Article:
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Spikelet, Australia

Spikelet, Norfolk Island

Spikelet from New Zealand plant

Lower glume and rachis

Lemma

Palea

Palea and rachilla segment

At Ferry landing east of Grafton; photo by R.D.B. Whalley

Inflorescence. Photo by R.D.B. Whalley

Spikelet. Photo by R.D.B. Whalley

Description

Plants perennial, caespitose, stoloniferous. Culms 30-70 cm tall, 1-1.4 mm thick, basal branching extravaginal; nodes 2-3, lower nodes often geniculate; internodes smooth except scabrous below the inflorescence.

Basal leaves: sheaths glabrous or retorsely hairy; collar usually glabrous, occasionally with long hairs; auricles absent or to 1.7 mm long, glabrous or with long hairs; ligule 0.2-0.6 mm, truncate; blade 10-20 cm long, 1.8-7 mm wide, flat, usually green, sometimes glaucous, abaxial surface usually scabrous, sometimes smooth, adaxial surface scabrous or with short hairs.

Inflorescences 8.5-30(50) cm long, with 5-18 spikelets; middle internodes 7-20 mm long, outer surface smooth or scabridulous.

Spikelets solitary, tangential, not pedicellate, 14-35 mm long, with 4-12 florets; .

Glumes more or less equal to unequal, 2-3-veined, 0.7-1.4 mm wide; lower glume 4.2-8.5 mm long, unawned or with an awn to 1.3 mm long; upper glume 4.8-9.2 mm long, 3-5-veined, muticous or with an awn up to 1.2 mm long.  Rachilla internodes shortly hiary, distal hairs not overlapping the base of the callus above.

Calluses as wide or wider than long, grooved distally. Lemmas 6.9-12.5 mm long, glabrous and smooth or scabrous distally and on lower portion of margins, lowest lemma unawned, mucronate or with an awn to up 3 mm long, upper lemmas unawned or with straight awns to 17 mm long, varying within a spikelet. Palea 7.7-12 mm long, 90-100% as long as the lemma body, keels straight distally, with teeth 0.5-1 mm long, keel tips separated by 0.38-0.6 mm, intercostal region retuse, truncate or rounded. Lodicules 0.8-1.25 mm, simple, linear. Anthers 2-5.1 mm long, purple or yellow.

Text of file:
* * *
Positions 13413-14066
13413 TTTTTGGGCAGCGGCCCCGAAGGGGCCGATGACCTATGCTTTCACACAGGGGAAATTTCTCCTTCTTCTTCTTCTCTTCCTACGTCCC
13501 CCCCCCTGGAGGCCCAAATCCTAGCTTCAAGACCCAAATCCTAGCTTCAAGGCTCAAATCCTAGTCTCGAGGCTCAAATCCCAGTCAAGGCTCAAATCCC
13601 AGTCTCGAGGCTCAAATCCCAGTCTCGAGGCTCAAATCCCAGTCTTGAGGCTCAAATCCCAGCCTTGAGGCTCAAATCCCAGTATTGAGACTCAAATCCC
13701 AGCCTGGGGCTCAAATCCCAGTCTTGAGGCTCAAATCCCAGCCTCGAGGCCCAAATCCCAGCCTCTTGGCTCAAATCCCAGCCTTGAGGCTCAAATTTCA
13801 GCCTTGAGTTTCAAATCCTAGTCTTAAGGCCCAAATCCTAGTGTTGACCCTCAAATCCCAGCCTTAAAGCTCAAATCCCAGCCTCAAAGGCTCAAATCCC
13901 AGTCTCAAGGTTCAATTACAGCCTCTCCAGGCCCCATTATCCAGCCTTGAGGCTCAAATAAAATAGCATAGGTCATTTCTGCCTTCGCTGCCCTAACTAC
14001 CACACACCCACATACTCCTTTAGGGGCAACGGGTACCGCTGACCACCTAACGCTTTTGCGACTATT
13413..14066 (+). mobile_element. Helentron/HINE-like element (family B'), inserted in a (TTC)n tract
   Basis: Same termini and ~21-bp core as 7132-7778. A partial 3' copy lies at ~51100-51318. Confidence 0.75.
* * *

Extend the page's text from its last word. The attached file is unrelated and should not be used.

Caryopsis 7-10 mm long; embryo about 1 mm long.

Infraspecific taxa

There are two varieties, A. multiflora var. multiflora and A. multiflora var. kingiana. The latter differs from A. multiflora var. multiflora in the multiplicity of small prickle-teeth on its glumes and lemmas and in having straight awns to 17 mm long and 1.3-1.6 times as long as the lemma body. (From Connor 1994).

Distribution

Anthosachne multiflora var. multiflora

AUSTRALIA:  South Australia, Victoria, Tasmania, New South Wales

NEW ZEALAND: North Island: offshore islands and coastal throughout, inland at Hawkes Bay; South Island: coastal from Nelson to Banks Peninsula and Three Kings Island.

Anthosachne multiflora var. kingiana

Norfolk Island

Ecology

Coastal sand dunes and coastal and inland riparian habitats in Australia (Jacobs et al. 2009); Cliffs and rocks of various substrates, frequently limestone; from sea level to 600 m (Edgar and Connor 2000).

Cytology

2n = 42, presumably StWY

Top

Other treatments

Currently treated as Elymus multiflorus in works from Australia and New Zealand; Anthosachne multiflora (Banks & Sol. ex Hook. f.) C. Yen & J.L. Yang was published in 2006. The combination for the Norfolk Island endemic has not ben published.

Comments

The most distinctive feature of this species is the short awns of the lemmas. Specimens of A. multiflora from New Zealand have shorter awns and narrower leaves that those that I have seen from Australia. The Australian specimens are very similar to those from Norfolk Island. M. Barkworth, 2009.

Formal citation of name

The combination for this species in Anthosache has not yet been published. It is in a manuscript that Barkworth and Jacobs will submit shortly.

Reference(s)

Edgar, E. and H.E. Connor. 2000. Flora of New Zealand, volume 5. Grasses. Manaaki Whenua Press, Lincoln, New Zealand.

Jacobs, S.W.L., R.H. D. Whalley, and D.J.B. Wheeler. 2008. Grasses of New South Wales, ed. 4. University of New England, Armidale, New South Wales, Australia.

Wang, S., M.J. Henwood, and C.M. Weiller. 2009. Elymus, pp. 96-99 in Flora of Australia, vol. 44a. Poaceae 2. CSIRO Publishing